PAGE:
“I mean, you could probably get away with a Bloody Mary, but I don’t have the stuff for that,” Heather replied, fixing her eyes further out the window across the cul de sac.
She turned around. Billy was staring dumbly at the vast array of cabinets.
“It’s not like you to be up and awake this early,” she said.
It was true. Billy was one to sleep in well past noon unless he had to work, which – having graduated a month prior and applied to a total of three jobs since – was something he did quite often.
“No it’s not,” he quipped. “I don’t do well with drunk sleep. Don’t get enough of them REMs or whatever the hell is. Now where’s your dad’s liquor?”
“I have my own booze, you dip.”
Heather pushed Billy away and opened the cabinet above the Keurig. Billy scowled and started opening the cabinets underneath the counter.
“Yeah, but your dad has the good shit,” Billy said, moving to the cabinets above the oven. “How many wine glasses does a divorced man need, Christ almighty. Uncle Lenny!”
Lenny walked into the room wearing a plush robe, slippers, and carrying a mug of coffee from which he was sipping. He stared out the window, smiled, and turned to address Billy.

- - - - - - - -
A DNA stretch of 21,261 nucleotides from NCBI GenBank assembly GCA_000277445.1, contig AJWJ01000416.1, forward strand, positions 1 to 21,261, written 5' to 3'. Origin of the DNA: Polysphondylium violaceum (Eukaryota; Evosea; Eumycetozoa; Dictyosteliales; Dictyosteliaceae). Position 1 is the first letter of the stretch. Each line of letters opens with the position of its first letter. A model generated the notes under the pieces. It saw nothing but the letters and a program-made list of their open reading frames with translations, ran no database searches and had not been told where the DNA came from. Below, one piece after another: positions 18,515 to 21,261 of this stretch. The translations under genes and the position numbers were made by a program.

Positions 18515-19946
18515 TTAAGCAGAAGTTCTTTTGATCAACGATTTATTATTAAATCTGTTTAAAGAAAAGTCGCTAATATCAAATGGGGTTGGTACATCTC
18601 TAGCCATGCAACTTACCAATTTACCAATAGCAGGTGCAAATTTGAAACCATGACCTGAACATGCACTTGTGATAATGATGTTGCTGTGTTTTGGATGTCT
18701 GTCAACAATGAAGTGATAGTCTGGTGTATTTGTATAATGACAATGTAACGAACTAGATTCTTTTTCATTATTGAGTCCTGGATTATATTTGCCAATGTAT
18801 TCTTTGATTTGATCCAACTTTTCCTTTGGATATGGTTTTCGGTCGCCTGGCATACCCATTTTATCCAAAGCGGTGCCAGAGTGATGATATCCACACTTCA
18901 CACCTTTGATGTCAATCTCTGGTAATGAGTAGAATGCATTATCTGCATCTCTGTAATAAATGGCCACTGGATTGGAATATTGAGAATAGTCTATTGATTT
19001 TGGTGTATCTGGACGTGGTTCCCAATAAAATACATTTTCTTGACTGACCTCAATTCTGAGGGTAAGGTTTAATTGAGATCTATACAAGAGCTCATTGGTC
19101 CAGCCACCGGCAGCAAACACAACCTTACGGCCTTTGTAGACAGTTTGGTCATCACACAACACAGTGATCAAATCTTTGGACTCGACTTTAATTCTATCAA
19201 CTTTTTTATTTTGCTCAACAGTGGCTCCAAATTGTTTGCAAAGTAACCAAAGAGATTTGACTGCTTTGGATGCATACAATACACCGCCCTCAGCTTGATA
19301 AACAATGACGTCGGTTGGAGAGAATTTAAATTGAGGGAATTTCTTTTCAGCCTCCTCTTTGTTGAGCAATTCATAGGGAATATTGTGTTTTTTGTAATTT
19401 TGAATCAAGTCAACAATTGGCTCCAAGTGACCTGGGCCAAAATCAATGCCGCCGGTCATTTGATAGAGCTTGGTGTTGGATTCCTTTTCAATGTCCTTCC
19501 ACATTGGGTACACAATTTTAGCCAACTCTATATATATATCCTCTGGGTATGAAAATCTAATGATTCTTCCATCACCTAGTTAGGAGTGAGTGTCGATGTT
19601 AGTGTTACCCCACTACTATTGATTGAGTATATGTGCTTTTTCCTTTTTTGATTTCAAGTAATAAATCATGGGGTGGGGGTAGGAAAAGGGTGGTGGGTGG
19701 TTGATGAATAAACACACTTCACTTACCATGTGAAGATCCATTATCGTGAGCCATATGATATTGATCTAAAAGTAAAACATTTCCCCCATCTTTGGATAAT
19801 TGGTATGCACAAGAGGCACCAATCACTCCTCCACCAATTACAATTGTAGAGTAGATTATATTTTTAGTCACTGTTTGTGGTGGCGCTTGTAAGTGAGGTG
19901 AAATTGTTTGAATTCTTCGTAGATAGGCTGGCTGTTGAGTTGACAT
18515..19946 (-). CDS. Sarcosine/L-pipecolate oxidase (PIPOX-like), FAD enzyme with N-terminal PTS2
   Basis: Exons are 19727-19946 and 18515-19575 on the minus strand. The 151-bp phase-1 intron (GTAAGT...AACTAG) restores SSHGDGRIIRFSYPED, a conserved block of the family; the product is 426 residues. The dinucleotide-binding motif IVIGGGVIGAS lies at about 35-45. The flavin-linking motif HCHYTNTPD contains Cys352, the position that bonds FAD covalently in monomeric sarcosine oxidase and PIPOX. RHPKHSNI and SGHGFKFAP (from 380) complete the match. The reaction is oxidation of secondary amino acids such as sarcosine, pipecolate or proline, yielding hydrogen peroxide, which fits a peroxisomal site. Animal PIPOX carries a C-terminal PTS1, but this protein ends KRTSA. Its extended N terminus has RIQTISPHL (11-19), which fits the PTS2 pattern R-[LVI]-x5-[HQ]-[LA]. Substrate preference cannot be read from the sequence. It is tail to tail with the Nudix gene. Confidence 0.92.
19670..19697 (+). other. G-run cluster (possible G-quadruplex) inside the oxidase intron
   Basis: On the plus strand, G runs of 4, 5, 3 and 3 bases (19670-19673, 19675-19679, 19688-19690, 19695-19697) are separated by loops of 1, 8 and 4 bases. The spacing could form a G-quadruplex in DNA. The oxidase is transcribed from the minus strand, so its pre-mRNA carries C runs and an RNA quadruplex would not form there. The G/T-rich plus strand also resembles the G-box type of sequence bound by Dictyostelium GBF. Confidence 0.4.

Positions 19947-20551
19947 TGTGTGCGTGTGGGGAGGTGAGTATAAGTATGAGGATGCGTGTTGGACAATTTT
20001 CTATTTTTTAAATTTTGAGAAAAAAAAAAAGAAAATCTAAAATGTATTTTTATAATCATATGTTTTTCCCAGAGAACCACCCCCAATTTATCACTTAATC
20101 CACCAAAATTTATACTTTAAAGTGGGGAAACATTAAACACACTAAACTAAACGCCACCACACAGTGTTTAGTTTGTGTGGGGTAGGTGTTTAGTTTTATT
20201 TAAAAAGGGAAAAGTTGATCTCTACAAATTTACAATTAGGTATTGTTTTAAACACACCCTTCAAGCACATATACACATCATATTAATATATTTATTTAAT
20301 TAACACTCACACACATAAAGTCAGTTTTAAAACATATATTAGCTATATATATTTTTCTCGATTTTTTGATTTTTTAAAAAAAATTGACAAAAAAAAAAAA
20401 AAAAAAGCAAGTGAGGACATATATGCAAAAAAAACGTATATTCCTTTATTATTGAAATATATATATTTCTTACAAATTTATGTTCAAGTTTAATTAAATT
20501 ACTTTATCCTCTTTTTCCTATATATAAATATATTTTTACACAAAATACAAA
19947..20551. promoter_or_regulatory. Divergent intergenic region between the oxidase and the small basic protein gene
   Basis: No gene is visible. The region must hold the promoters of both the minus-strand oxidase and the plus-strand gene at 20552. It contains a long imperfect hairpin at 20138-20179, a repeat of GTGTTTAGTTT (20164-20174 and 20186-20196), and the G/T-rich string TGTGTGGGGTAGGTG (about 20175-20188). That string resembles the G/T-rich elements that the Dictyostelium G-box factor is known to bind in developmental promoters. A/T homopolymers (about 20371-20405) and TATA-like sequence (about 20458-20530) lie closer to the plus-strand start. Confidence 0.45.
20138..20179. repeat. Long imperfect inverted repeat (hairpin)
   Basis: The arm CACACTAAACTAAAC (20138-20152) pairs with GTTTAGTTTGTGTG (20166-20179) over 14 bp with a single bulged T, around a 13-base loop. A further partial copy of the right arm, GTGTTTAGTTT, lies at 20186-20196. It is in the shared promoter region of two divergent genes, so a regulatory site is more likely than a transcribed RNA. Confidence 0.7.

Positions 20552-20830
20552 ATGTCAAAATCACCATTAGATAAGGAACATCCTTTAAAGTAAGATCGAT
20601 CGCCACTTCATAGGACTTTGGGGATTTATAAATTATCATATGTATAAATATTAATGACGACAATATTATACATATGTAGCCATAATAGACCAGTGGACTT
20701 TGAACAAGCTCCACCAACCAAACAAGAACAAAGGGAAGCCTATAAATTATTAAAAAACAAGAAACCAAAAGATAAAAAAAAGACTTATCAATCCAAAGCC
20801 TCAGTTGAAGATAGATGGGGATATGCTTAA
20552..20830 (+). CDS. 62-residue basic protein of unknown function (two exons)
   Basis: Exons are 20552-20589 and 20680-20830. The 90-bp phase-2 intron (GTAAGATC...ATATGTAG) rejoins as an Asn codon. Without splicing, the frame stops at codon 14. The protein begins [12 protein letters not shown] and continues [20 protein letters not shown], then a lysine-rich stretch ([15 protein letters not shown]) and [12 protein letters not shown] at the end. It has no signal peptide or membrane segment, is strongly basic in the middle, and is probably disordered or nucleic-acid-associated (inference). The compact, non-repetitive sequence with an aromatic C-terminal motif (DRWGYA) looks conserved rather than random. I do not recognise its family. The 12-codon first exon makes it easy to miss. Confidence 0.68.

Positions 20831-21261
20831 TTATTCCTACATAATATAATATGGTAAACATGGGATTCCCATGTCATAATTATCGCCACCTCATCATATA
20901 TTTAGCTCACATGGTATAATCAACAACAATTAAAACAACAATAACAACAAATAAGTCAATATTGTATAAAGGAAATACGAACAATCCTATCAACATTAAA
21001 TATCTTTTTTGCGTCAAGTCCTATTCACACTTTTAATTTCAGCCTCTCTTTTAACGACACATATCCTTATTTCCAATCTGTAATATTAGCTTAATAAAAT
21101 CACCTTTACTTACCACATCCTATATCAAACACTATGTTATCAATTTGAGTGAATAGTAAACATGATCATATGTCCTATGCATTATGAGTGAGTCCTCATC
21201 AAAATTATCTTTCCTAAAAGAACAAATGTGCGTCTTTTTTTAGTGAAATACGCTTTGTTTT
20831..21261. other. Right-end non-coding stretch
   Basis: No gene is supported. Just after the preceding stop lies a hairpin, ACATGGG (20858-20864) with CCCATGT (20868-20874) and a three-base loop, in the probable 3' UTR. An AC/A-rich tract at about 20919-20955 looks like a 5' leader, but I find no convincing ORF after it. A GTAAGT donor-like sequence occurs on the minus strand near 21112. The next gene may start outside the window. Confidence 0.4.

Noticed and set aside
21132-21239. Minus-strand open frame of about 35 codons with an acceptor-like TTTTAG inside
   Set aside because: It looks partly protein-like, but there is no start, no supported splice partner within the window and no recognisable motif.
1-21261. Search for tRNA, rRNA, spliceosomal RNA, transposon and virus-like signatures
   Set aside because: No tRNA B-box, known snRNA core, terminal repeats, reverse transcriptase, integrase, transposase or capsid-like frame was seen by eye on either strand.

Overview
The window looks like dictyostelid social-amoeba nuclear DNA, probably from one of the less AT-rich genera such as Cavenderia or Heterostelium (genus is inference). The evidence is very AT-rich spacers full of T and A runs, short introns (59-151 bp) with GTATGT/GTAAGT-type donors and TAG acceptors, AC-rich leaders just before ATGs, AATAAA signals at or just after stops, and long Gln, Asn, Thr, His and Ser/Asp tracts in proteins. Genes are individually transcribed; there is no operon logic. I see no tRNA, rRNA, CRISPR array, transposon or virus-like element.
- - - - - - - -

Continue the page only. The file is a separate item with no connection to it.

“Where’s the good liquor? Your daughter’s being stingy.”
“Wine or spirits?” he replied without a beat. “Because most of the good wine is down in the cellar.”
Lenny walked into the kitchen and proudly opened the three cabinet doors.
There were many cabinets.
“Hah. Wine? I don’t know her,” Billy said, grabbing the closest bottle to eye level. “I need vodka in me now.”
“That’s gin, Billy,” Lenny said.
Billy replaced the bottle, picked up another, ensured the label said ‘vodka’, and began pouring it into a wine glass.”
“Heather, I thought he was driving?” Lenny asked.
Heather had made her way back to the window.
“Any way I can increase the chance that Benjamin Joseph O’Henry gets in a car accident and dies, the better,” Billy said, taking a longer-than-expected drink from his glass and then swirling the liquid. “Mmmmm. That’s got a good body to it.”
“He’s not driving, I am,” Heather said, returning to the two. “Where are the keys to your mom van?”